Following the Tatooine rescue, Luke returns to Dagobah to finish his Jedi training with Jedi Master Yoda. However, Luke discovers Yoda on the verge of death from old age. When the old Jedi Master finally dies, Obi-Wan Kenobi’s ghost appears and verifies what Luke had learned on Bespin in “THE EMPIRE STRIKES BACK” – that Darth Vader is his father, Anakin Skywalker. Obi-Wan insists that Luke has to kill his father in order to destroy the Sith Order, but the latter is reluctant to commit patricide. Eventually, Luke returns to the Rebel Alliance rendezvous point, and volunteers to assist his friends in their mission to destroy the the Death Star.

I was not kidding when I stated that “RETURN OF THE JEDI” was the first STAR WARS movie to become a personal favorite of mine. I disliked “A NEW HOPE” when I first saw it. It took me nearly a decade to get over my dislike and embrace it. “THE EMPIRE STRIKES BACK” creeped me out a bit, due to its dark plot, the revelation of Darth Vader’s true identity and Han’s unhappy fate. The movie has become one of my two favorites in the franchise. But I loved “RETURN OF THE JEDI” from the beginning. By then, I finally learned to embrace Lucas’ saga. And the positive ending with no potential of a sequel made me equally happy. And yet . . . my feelings toward the movie gradually changed. Although I still maintained positive feelings toward the movie, I ceased to regard it as my personal favorite from the STAR WARSfranchise.

“RETURN OF THE JEDI” did have its problems. One, the movie featured both a second Death Star and Luke’s return to Tatooine. For me, this signalled an attempt by George Lucas to recapture some of the essence from the first movie, “A NEW HOPE”. In other words, I believe Lucas used the Death Star and Tatooine to relive the glory of the first movie for those fans who had been disappointed with “THE EMPIRE STRIKES BACK”. And there is nothing that will quickly turn me off is an artist who is willing to repeat the past for the sake of success.

Tatooine proved to be an even bigger disappointment, especially since I have never been fond of the sequence at Jabba’s palace. I never understood why it took Luke and his friends an entire year to find Han. Boba Fett had made his intentions to turn Han over to Jabba very clearly in “THE EMPIRE STRIKES BACK”. So, why did it take them so long to launch a rescue? Exactly what was Luke’s rescue plan regarding Han in the first place? Not long after she arrived with Chewbacca, Leia made her own attempt to free Han from the carbonite block and failed. Had Luke intended for this to happen? Had he intended to be tossed into a pit with a Rancor? Were all of these minor incidents merely parts of Luke’s plan to finally deal with Jabba on the latter’s sail barge? If so, it was a piss-poor and convoluted plan created by Lucas and Lawrence Kasdan.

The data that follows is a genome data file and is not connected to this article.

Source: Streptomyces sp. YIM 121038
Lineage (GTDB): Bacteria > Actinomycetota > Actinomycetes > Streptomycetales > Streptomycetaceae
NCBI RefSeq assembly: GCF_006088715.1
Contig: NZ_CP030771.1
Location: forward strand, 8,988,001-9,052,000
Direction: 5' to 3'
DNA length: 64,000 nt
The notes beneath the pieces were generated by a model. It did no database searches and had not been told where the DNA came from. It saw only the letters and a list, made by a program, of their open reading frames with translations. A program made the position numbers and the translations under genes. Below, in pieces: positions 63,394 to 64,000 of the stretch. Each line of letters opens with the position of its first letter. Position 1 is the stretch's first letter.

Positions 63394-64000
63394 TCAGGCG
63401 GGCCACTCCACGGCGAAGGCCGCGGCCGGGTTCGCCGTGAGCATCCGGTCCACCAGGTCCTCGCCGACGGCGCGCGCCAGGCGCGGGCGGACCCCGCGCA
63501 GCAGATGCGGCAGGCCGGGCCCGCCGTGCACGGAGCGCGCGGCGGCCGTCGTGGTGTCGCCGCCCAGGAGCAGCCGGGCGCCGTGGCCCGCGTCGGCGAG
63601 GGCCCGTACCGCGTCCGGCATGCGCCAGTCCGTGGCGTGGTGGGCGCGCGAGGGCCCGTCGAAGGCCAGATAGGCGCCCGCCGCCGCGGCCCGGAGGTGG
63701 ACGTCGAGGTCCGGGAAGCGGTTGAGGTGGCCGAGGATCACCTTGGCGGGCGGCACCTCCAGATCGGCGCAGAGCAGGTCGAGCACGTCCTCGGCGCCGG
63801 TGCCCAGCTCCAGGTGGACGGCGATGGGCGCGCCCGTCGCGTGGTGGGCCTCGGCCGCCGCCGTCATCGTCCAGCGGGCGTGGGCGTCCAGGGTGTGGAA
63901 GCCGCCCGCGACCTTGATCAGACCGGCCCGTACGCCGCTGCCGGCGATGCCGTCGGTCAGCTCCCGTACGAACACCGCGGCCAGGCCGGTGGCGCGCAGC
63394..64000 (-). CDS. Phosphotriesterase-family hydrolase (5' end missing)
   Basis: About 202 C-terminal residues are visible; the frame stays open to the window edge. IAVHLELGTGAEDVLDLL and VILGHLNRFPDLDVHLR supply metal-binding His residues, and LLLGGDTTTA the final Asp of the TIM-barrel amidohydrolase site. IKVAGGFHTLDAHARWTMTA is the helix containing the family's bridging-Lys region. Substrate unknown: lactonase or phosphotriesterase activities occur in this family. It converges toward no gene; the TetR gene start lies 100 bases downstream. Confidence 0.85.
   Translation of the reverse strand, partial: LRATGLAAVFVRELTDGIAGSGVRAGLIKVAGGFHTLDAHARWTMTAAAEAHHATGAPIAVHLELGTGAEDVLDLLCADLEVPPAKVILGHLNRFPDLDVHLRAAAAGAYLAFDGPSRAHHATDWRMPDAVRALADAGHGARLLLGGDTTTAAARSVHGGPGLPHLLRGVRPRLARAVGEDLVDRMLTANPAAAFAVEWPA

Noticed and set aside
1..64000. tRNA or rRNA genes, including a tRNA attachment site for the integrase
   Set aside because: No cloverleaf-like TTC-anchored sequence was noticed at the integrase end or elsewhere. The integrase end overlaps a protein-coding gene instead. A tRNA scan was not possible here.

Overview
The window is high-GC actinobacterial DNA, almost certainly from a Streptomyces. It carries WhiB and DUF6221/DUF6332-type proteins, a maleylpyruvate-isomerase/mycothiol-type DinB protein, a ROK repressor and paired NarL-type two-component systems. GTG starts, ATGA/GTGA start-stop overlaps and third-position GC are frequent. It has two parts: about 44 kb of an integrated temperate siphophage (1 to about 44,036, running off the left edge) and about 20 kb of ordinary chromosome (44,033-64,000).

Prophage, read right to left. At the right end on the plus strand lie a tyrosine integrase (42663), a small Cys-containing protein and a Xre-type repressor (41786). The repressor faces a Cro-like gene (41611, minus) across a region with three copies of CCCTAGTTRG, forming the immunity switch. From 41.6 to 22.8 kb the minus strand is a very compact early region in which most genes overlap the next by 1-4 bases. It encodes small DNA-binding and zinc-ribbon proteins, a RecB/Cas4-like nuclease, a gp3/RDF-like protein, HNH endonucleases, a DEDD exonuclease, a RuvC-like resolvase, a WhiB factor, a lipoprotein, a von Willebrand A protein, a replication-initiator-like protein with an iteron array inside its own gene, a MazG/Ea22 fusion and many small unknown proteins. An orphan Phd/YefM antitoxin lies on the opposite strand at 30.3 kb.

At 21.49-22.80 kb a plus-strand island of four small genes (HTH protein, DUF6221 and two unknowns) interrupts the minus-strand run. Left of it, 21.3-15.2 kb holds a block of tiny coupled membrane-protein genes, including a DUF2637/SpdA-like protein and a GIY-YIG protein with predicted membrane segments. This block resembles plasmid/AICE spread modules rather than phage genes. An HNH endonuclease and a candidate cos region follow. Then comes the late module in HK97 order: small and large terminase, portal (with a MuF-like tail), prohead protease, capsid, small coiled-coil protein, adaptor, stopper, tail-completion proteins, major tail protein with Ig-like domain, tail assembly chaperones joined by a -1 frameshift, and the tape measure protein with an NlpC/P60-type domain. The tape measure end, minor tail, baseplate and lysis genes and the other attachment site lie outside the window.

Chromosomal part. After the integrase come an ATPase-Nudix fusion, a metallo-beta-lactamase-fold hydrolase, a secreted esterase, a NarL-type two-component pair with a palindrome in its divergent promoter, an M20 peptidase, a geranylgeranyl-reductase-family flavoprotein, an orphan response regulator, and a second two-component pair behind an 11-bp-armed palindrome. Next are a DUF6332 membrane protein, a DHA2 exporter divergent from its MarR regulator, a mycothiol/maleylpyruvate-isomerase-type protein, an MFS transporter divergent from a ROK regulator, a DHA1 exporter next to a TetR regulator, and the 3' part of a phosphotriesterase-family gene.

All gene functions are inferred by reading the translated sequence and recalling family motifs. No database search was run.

“RETURN OF THE JEDI” also featured the development of Luke’s skills with the Force. Since the movie made it clear that he had not seen Yoda since he departed Dagobah in order to rescue Han, Leia and Chewbacca from Bespin; I could not help but wonder how Luke managed to develop his Force skills without the help of a tutor. I eventually learned that Luke honed his Force skills by reading a manual he had found inside Obi-Wan Kenobi’s Tatooine hut. Frankly, I find this scenario ludicrous. Luke’s conversation with Obi-Wan’s ghost on Dagobah featured one major inconsistency. Obi-Wan claimed that Owen Lars was his brother, in whose care he left Luke. Considering Obi-Wan’s unemotional response to Owen’s death in “A NEW HOPE”, I found this hard to believe and could not help but view Obi-Wan’s words as a major blooper. Especially since Obi-Wan had reacted with more emotion over Luke’s reluctance to become a Jedi and kill Darth Vader.